What is a Letter of Instruction?
If you have an estate plan, congratulations! While most of us understand the importance of having an estate plan, only 33% of Americans have one. And while an estate plan covers the big stuff, it isn’t designed to detail issues that, while smaller, is just as important. Those smaller details can be covered by a Letter of Instruction.
What is a Letter of Instruction?
Think of a Letter of Instruction as a cheat sheet for the executor of your estate or anyone else who will help settle your affairs after your death. It can serve as an easy-to-understand explanation of your overall estate plan for your executor and detail your wishes to your family for things not covered in your will.
A will is legally binding; a Letter of Instruction carries no legal authority. It does not need to be drafted by an attorney, nor does it have to be notarized. A Letter of Instruction is not set in stone; you can change it whenever and as many times as you like. And it’s more fluid than a will. In most cases, a will doesn’t have to be updated regularly, but a Letter of Instruction may need frequent updating.
Topics to Cover in a Letter of Instruction
No rule governs what you can include in your Letter of Instruction. It can detail things as small as what song list you want to be played at your funeral. But there are some general things it’s essential to include.
Specific Wishes for Your Funeral and Burial
Do you want a funeral at all? Some people don’t. Is there a particular person you want to be excluded from the service? Do you want to be creamed, buried, to have your body donated to science? These are the kinds of details to cover in your Letter of Instruction.
We’re taught to protect our usernames, passwords, and passcodes with our lives. But after you’re gone, your executor needs to be able to access your financial accounts, so include all of those things in your Letter of Instruction. Consider including the same for your social media accounts and what you want to be done with them. Do you want them archived or deleted from the internet?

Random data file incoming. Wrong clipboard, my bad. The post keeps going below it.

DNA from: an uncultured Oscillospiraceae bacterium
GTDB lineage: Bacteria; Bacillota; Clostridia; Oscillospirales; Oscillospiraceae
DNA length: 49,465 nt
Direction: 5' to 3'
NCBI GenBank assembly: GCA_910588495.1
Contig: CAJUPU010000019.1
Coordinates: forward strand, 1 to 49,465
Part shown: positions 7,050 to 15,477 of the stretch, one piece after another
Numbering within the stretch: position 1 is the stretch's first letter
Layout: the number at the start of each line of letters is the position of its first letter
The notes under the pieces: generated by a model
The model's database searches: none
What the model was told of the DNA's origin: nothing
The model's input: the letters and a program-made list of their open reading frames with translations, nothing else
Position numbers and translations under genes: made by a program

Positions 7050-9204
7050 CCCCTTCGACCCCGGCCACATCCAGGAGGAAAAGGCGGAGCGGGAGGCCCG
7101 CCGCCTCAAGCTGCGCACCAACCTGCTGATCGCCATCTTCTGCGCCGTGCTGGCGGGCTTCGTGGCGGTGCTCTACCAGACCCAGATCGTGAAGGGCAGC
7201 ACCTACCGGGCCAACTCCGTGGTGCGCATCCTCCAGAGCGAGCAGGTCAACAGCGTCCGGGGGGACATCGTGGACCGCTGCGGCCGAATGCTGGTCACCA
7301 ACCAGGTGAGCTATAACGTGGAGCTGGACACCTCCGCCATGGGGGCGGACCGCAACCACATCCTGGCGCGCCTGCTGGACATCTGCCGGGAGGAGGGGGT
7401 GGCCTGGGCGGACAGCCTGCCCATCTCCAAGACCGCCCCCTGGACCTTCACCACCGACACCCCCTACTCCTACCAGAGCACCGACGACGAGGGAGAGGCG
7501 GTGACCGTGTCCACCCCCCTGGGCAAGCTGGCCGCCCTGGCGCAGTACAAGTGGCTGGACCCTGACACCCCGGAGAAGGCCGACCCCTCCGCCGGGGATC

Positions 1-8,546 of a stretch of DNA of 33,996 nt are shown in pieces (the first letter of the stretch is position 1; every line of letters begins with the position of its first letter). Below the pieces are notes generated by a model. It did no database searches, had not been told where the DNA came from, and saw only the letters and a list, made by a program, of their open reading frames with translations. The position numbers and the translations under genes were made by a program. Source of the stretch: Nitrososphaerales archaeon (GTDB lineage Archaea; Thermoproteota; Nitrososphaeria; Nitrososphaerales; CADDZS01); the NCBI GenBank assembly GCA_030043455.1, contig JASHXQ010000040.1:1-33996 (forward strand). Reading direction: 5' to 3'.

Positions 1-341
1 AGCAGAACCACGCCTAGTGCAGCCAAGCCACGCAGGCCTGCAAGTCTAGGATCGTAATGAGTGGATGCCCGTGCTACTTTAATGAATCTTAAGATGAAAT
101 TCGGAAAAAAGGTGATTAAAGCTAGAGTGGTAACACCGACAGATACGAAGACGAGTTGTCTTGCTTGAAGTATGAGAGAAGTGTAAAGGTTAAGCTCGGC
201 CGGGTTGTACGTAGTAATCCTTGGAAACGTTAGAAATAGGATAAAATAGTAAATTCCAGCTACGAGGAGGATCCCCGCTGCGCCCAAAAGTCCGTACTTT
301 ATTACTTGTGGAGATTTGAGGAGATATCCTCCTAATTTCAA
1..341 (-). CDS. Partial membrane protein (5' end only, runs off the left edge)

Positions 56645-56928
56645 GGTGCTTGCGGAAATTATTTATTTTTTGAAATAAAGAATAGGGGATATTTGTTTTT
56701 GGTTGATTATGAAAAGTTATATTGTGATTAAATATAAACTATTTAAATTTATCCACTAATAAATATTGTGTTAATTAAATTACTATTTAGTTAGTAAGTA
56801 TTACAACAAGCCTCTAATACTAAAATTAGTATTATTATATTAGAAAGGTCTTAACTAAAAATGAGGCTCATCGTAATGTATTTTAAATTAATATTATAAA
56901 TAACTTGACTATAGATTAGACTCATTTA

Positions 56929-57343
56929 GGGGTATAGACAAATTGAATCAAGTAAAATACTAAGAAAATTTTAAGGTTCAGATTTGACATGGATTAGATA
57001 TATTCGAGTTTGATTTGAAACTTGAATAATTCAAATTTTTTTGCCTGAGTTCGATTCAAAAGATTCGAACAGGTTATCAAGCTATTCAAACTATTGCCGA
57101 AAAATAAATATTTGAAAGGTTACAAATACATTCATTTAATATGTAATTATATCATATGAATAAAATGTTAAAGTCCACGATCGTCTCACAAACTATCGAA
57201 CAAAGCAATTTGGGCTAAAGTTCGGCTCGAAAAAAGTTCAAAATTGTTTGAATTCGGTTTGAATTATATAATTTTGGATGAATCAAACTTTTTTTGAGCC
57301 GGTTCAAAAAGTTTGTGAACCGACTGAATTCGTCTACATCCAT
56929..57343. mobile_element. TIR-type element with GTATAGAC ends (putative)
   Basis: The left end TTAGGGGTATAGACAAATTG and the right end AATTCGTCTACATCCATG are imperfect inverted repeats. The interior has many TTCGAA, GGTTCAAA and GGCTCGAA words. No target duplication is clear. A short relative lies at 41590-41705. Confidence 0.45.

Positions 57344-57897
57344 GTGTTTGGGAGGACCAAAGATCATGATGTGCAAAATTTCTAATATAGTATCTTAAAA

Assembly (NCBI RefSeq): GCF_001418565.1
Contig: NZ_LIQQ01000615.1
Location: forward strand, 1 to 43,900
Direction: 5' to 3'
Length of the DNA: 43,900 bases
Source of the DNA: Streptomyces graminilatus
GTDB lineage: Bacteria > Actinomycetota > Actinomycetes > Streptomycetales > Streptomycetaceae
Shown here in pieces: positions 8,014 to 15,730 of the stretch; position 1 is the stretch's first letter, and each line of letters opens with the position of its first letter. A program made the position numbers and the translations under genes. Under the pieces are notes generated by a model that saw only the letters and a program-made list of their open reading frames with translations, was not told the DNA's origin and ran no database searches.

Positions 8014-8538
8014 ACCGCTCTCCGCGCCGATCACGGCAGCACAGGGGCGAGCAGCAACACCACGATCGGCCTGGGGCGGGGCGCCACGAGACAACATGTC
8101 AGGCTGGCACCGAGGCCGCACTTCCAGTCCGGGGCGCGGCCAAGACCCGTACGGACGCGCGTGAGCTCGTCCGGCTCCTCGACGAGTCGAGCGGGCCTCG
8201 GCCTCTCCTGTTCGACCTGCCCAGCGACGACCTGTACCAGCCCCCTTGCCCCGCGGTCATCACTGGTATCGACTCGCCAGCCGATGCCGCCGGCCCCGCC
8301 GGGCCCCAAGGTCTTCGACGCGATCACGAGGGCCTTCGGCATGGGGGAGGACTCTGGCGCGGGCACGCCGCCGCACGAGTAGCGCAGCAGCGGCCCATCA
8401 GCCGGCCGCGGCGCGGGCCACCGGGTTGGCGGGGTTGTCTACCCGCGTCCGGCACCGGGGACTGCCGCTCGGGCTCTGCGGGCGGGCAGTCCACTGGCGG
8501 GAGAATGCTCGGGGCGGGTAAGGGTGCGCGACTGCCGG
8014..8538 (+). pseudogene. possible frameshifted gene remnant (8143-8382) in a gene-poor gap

A Summary of Assets and Debts
This information will be included in your estate plan somewhere! It may be scattered throughout a rather complex document, so having an overview in your Letter of Instruction can be helpful. Be sure to include all retirement and investment accounts as well.
Your spouse or partner likely has access to and is aware of things like checking and savings accounts, but the same may not be true for your retirement and investment accounts. Be sure to include copies of your retirement account beneficiary designation elections.
Include the details on any outstanding loans, including mortgages, credit cards, lines of credit, personal debts, and auto loans.
Where the Goods Are
If you have more than one home or a storage unit, it can be helpful to detail where things like jewelry, artwork, collectibles, and other valuables are kept. Additionally, if you have multiple real estate holdings, include the locations and details of those as well.
Contact Information for Professional Advisors
List and include contact information for your professional advisors, including your attorney, CPA, financial planner, and insurance agent.
Location of Documents
It’s great that you’ve created an estate plan, but what if those who need it can’t find it quickly? Your Letter of Instruction should include the location of important legal documents like your living trust, will, health care directive, birth certificate, Social Security card, and real estate deeds.
Safe Deposit Box Information
A safety deposit box is a great place to keep sensitive papers, but only if those needing them know where the box is and how to access it.
Pets are part of our families, and we want to ensure they will be properly cared for after we’re gone. Furthermore, be sure to include who will take custody of any pets and any special details related to their care.
How to Compose a Letter of Instruction
Because you don’t need a professional to draw up a Letter of Instruction, you can find and use an online template. However, save the letter as a PDF; that way, you can edit it as needed, but anyone you share it with will have read-only access. Keep a copy in a home safe or your safe deposit box.
Dot Your T’s and Cross Your I’s
Having a Letter of Instruction is the final piece of the estate planning process. Your estate plan protects your family, and your Letter of Instruction helps make it easier for them to carry out your wishes.
If you have any questions about estate planning or any other aspect of financial planning, reach out to us. We’re here to help you Create the Life You Love.